Some gay male couples, including ones in Atlanta and two other cities, support getting HIV tests with their partner as a way to bolster the relationship, but current testing protocols may not support it, according to a new study from Emory University researchers.
The study, “Attitudes Towards Couples-Based HIV Testing Among MSM in Three U.S. Cities,” was published in the journal AIDS and Behavior. Dr. Rob Stephenson of the Rollins School of Public Health at Emory worked with three colleagues from the school and others in Chicago and Seattle to complete the study. It calls on opening HIV testing to gay couples as a way to fill “a significant gap” in couples-based services for men who have sex with men (MSM) and to help them integrate routine HIV testing into their lives.
“Services remain individually focused,” the researchers say. “[Couples-based voluntary HIV counseling and testing] provides an opportunity for MSM to talk about sex, and to make plans for safer sexual behavior as a couple in the presence of a counselor.”
“The initial results presented here are encouraging. Couples-based voluntary HIV counseling and testing] is an acceptable format for HIV counseling and testing among MSM in this study, and if it is adapted and promoted well, could fill a significant gap in couples-based services for U.S. MSM,” they add.
The researchers launched the study after noting that heterosexual couples in Africa in which one member is HIV-positive and the other is not who receive HIV counseling and testing together helped bring about behavioral changes that reduced HIV transmission. So they examined attitudes toward couples-based testing with four focus groups of gay men in relationships in Atlanta, Chicago and Seattle.
“Although initially hesitant, participants reported an overwhelming acceptance of [couples-based voluntary HIV counseling and testing],” the researchers say.
Couples-based testing is seen as a sign of commitment in a relationship, though the researchers add that it may be more appropriate for long-term relationships. The study also found that couples-based testing is seen as providing a forum for talking about risk-taking within the relationship.
But few HIV testing and prevention strategies target gay couples, the researchers say.
“Given that main sex partners may contribute significantly to the acquisition of HIV among MSM and that MSM couples as a demographic in the U.S. are increasing, preventive efforts that target MSM dyads may be an effective strategy in reducing HIV incidence,” the researchers say.
The focus groups were questioned about their attitudes towards HIV and couples-based testing, motivation for HIV testing, willingness to participate in couples-based testing, barriers to couples-based testing and the impact it might have on relationships and their behavior. The four groups included 39 people that ranged in age from 19 to 53. Some 54 percent of the participants were black; 46 percent were white. Slightly more than half of the participants – 51 percent – said they had sex partners other than their main partner in the relationship.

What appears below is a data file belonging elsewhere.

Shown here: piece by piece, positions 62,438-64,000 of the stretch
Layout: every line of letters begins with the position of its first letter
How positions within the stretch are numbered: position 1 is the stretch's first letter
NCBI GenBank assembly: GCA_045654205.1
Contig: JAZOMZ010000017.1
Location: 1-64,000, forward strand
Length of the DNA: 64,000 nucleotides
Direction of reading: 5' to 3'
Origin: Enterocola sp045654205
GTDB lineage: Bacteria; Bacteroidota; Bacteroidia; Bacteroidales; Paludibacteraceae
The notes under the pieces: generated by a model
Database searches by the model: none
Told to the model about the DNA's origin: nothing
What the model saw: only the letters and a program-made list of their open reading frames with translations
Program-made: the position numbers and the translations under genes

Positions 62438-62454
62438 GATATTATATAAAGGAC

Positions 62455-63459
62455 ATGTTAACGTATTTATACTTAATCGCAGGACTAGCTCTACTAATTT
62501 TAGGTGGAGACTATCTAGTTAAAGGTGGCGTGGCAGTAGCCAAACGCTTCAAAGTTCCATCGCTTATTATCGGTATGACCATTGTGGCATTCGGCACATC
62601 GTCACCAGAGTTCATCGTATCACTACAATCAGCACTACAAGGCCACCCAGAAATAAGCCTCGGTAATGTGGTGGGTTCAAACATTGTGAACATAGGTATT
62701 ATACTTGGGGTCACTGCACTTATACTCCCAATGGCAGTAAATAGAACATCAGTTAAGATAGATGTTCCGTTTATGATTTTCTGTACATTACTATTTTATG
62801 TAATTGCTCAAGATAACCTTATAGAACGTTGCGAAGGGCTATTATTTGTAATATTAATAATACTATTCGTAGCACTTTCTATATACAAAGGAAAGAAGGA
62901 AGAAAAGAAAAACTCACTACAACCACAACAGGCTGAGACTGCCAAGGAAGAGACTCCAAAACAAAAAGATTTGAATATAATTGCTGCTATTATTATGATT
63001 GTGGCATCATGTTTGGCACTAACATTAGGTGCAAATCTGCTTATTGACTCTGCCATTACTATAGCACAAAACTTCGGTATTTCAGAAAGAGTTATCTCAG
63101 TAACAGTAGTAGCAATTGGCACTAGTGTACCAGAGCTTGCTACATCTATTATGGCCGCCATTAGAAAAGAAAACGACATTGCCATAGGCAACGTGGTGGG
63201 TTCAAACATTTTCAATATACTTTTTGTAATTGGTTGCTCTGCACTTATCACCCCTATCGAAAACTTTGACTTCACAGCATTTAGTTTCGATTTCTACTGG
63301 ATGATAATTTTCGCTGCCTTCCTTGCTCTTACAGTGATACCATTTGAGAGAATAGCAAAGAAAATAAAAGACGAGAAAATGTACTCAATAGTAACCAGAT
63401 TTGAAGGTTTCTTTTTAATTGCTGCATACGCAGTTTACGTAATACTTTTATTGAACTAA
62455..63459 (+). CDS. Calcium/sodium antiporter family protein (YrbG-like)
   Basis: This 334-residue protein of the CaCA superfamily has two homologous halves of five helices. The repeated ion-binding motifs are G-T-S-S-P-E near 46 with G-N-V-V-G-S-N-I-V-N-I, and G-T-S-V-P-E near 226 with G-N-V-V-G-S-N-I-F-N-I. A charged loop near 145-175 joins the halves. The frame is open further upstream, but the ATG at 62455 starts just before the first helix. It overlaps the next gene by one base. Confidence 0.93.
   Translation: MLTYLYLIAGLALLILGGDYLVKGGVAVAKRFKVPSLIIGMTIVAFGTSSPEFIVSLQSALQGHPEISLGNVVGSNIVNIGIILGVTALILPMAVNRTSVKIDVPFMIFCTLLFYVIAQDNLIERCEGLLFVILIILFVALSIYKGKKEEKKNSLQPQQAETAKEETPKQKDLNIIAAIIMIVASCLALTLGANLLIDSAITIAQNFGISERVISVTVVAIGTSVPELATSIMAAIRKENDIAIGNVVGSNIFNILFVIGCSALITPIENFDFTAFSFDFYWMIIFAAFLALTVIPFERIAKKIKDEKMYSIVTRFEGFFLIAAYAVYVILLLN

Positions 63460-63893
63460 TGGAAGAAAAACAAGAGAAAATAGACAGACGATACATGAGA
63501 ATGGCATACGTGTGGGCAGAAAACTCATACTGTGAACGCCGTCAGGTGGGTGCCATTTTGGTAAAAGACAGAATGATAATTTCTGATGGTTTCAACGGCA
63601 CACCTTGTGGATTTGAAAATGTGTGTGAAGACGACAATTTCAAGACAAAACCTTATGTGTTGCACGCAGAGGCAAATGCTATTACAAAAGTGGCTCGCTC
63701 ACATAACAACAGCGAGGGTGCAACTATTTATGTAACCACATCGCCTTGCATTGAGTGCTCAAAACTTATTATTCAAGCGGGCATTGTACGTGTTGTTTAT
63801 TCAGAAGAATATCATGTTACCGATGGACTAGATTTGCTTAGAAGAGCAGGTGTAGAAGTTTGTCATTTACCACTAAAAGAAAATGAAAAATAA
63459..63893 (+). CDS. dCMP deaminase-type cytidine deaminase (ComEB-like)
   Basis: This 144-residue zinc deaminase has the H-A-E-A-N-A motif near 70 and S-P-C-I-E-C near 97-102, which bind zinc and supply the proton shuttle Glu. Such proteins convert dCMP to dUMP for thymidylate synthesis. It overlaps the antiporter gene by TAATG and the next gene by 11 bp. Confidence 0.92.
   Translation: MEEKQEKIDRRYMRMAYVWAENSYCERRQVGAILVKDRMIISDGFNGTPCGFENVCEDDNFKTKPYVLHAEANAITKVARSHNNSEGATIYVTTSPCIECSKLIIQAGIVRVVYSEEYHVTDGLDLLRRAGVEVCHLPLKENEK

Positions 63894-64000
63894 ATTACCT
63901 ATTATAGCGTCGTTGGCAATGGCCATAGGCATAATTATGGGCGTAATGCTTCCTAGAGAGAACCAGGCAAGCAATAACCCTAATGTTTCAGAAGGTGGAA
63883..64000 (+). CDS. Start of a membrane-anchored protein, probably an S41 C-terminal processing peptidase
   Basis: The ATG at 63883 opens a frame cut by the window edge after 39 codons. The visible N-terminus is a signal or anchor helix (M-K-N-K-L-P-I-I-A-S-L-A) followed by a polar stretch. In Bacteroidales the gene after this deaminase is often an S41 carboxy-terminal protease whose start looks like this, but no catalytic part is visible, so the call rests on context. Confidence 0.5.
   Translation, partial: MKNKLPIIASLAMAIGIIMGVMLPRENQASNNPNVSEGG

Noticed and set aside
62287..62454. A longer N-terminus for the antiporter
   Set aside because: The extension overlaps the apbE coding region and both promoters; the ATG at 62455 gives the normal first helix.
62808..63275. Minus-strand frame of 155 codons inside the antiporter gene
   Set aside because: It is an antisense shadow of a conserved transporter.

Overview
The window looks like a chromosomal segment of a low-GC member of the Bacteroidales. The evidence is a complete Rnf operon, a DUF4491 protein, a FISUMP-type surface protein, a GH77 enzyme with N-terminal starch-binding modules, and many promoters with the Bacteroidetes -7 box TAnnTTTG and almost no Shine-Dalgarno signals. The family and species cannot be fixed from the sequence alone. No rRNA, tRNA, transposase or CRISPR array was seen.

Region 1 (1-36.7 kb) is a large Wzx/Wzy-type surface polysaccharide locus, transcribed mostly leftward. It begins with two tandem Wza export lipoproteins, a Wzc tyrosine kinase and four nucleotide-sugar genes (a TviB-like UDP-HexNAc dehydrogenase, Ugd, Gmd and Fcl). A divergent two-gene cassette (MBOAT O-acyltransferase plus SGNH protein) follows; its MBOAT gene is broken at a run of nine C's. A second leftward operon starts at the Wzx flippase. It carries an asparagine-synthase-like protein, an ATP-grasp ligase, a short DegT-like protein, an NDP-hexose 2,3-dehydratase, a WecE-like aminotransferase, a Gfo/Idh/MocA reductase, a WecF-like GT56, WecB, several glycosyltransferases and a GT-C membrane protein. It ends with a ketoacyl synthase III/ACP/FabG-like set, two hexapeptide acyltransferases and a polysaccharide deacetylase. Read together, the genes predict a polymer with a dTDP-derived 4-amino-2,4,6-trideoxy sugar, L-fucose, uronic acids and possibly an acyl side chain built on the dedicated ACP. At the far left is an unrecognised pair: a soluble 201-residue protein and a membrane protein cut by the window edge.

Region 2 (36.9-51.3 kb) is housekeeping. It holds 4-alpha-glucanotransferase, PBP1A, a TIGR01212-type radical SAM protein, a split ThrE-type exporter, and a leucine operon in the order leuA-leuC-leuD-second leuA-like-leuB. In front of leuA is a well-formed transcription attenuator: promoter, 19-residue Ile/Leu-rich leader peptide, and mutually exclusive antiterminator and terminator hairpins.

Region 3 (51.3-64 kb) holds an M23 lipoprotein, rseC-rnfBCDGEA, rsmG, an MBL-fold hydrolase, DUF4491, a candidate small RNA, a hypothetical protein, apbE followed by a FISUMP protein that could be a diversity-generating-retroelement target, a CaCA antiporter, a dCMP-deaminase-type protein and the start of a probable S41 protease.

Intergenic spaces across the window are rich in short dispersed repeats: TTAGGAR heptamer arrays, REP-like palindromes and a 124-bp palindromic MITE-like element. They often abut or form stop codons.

“We had been in a relationship together for six months, and I was thinking that it was going to be just like any other doctors appointment and I could go in with him, and I got there, and it hit me, and I thought ‘Ok, gay rights, cool’; I asked the nurse if I could go in with him and she told me no it was confidential, and my boyfriend was actually really shaking and nervous and it was hard for me to be out there. I got angry,” one the participant told the researchers.
Participants in the focus groups told the researchers that couples-based testing provided a way for them to share their HIV status with one another with the help of a trainer counselor. Others said it would serve as a sign of commitment in their relationship or help them move away from condom use.
But other participants expressed concern that couples-based HIV testing would force them to reveal their sexual behaviors to their partners or that they might face violence or the end of their relationship if they were HIV-positive.
“The fear of loss of a partner was the main reason many felt that [couples-based voluntary HIV counseling and testing] would not occur early in a relationship; participants reported that the identification of sero-discordant results [one person is HIV-positive; the other is not] early on in a relationship would lead to the dissolution of the relationship,” the researchers say.
Though the results of their study were positive, the researchers note that more information is needed from a larger sample to see if couples-based testing is widely acceptable to gay men and couples. Service providers also must be trained to address the varying need of couples as well as ways to meet federal health regulations concerning privacy.
“The key limitation to this research is that focus group participants were self-selected, and thus may be more interested in or motivated to participate in [couples-based voluntary HIV counseling and testing] or other HIV prevention interventions than the general population of MSM in these cities. The results are thus not necessarily generalizable to all MSM in these cities,” the researchers say.
Would you take an HIV test with your partner? Tell us why (or why not) in the comments below.